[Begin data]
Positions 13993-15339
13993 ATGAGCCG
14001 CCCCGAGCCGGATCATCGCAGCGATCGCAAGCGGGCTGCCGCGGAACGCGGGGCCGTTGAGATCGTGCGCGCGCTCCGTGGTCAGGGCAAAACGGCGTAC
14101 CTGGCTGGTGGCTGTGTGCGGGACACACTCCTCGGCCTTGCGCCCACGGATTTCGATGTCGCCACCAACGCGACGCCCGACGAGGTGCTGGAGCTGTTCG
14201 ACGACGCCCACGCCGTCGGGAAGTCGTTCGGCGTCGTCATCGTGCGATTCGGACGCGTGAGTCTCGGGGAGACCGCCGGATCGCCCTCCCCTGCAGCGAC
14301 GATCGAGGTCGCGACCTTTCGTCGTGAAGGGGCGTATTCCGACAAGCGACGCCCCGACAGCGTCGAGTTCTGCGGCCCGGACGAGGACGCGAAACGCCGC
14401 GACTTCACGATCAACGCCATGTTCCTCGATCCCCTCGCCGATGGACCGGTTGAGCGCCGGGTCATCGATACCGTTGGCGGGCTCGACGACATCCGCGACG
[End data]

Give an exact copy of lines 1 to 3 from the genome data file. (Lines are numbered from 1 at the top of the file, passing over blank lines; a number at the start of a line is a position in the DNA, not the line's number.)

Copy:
Positions 13993-15339
13993 ATGAGCCG
14001 CCCCGAGCCGGATCATCGCAGCGATCGCAAGCGGGCTGCCGCGGAACGCGGGGCCGTTGAGATCGTGCGCGCGCTCCGTGGTCAGGGCAAAACGGCGTAC